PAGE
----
Tuesday, October 31, 2006

It’s Tuesday and that means left over pizza. On Monday nights everyone gathers at Flamenco for their 2 for 1 deal and to discuss where to buy chain, get canvass stitched, and who’s the best electrical guy to hire, as well as all the other repair topics we chatter about constantly. It seems to me we wage a weekly battle to keep our boats between 60 - 80% of their health. 100% just isn’t practical in these conditions. 80 is the new 100.

This place is really filling up. Everyday 2 or 3 more boats come down the Pacific coast and 2 or 3 more cross the Canal from the Caribbean side to prep here in Panama City for their Pacific crossing.

I’ll be leaving in 2 weeks, but not to sail anywhere. I’m parking Barraveigh on a mooring ball at the Balboa Yacht Club and flying home. Can’t wait! After a couple days in Miami with Terry and Kelly I’ll be in Sandy Eggo on Nov 17th. It’ll be nice to wear a jacket and shoes again. I’ll be away from Panama for 2 months and in that time I’m taking a side trip to London to visit Suzi. I’ll be back in Panama Jan 15th and she’ll be joining me along with Geoff Nelson for the passage on Feb 5th to Ecuador. On April fools day I’m going to shave my head (easier for hygiene on long passages plus I’m sick of this straw), and with Suzi, leave for the Galapagos, and then the big hop over the Pacific to the Marquesas chain in French Polynesia.

And now for the randoms:

Panamanians point with their lips. It’s true, they tilt their heads back, and pucker in the direction of what they want you to look at.

When I ran aground on a sandbar in the company of at least 20 other sailboats not one of them came to my aid. Only Clyde on a 100 foot mega power yacht helped me. He later said, “Your mistake was in yelling for help. If you wanted sailing cruisers to come to your service you should have yelled ‘free beer’ or ‘half price’ or ‘2 for 1’”. He has a point.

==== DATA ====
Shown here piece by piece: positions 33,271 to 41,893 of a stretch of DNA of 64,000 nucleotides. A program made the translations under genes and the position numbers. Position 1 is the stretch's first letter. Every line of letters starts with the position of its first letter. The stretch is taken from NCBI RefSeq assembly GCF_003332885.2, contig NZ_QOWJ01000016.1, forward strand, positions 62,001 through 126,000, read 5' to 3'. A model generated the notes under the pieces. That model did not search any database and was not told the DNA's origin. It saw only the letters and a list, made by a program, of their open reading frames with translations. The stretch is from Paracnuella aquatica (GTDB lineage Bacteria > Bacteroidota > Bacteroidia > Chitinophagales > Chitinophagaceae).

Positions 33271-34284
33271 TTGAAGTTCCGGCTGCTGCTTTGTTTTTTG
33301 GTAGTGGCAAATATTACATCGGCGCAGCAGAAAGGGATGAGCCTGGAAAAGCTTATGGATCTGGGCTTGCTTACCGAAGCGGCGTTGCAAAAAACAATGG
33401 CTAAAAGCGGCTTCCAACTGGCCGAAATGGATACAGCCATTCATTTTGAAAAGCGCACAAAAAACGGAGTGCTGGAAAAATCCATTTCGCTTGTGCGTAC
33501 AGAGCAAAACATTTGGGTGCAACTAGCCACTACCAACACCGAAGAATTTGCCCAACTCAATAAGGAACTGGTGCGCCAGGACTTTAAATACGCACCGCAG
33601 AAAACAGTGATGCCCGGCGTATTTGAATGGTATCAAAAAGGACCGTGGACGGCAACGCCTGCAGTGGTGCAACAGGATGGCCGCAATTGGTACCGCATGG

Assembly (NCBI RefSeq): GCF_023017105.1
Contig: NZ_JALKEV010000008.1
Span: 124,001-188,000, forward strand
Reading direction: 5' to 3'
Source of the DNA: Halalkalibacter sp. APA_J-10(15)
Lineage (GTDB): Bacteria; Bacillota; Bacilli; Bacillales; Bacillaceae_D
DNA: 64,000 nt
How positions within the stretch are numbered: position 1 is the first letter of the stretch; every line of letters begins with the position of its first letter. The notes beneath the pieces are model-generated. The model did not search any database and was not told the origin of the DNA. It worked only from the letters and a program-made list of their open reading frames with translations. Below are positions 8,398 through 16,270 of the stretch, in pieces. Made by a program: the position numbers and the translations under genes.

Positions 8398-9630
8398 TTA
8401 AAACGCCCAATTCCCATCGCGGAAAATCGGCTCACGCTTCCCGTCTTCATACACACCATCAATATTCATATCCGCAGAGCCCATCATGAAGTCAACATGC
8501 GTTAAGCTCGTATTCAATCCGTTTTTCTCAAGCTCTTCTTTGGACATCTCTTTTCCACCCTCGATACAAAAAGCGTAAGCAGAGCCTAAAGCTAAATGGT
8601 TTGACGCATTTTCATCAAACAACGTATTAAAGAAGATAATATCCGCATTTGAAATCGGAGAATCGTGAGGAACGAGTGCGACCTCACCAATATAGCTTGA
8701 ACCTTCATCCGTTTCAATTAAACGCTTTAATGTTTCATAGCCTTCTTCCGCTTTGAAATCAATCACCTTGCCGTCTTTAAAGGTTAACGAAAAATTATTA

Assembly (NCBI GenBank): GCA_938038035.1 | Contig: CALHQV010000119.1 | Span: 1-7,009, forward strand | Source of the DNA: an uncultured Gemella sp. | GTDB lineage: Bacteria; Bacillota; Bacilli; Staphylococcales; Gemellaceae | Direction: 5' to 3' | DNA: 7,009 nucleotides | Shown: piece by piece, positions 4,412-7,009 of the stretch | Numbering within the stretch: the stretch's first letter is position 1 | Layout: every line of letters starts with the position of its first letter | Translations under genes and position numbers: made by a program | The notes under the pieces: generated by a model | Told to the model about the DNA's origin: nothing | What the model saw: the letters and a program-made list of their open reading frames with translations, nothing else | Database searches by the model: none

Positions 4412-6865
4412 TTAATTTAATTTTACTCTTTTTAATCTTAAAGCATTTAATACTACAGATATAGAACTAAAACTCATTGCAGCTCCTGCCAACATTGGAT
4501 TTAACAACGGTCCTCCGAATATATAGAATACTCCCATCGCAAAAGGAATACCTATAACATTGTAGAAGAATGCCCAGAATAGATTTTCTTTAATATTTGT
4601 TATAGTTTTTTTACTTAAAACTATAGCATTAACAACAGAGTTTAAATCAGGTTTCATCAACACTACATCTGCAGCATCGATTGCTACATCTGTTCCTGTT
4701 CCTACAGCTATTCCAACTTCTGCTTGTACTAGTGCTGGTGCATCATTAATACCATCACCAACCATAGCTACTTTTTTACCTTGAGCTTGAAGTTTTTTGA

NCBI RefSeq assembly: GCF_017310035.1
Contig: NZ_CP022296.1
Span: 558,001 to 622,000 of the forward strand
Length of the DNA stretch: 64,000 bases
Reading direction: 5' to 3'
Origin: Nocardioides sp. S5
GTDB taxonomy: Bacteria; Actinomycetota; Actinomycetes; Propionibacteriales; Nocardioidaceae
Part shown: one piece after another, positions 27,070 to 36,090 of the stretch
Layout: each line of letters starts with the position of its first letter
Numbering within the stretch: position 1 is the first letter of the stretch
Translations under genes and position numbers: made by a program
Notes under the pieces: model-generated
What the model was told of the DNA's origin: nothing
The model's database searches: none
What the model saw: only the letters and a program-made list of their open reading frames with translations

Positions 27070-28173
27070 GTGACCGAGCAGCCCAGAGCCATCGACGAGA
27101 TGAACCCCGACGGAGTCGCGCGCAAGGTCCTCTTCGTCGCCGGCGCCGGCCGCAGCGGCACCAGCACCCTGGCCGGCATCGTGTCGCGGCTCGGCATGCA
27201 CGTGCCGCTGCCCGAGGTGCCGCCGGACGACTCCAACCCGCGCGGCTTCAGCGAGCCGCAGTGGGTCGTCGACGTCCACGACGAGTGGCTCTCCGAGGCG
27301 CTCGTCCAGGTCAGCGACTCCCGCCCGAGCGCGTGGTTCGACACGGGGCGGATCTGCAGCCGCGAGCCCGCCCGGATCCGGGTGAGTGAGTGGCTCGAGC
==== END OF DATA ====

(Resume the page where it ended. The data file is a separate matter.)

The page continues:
His other illuminating quote was this, “Maybe the lifestyle of the cruising sailor isn’t one dedicated to self sufficiency so much as it is a commitment to total inconvenience.” I like that one but have to temper it with the fact that he is viewing us from the fly bridge of a 100 foot catamaran (40 feet wide) with 2 elevators, 4 freezers, a formal dining room and Direct TV. He sailed from San Diego to Cabo with his Geo Tracker lashed to his bow. He and his Swedish wife are my all time favs and I’ll be transiting the Canal with them on the 8th. I’ve spent at lot of hours on that boat with Clyde fixing my broken everything in his full size machine shop.

There is a little van that arrives every morning at 08:00 and the man sells empanadas and chichas for 25 cents a piece. He wears a yarmulke and I finally got up the nerve to ask him if he was Jewish. “No senor, I only wear because of this.” And then he took off his yarmulke to reveal a bald spot that was perfectly hidden. I now refer to it as his Hebrew Toupe.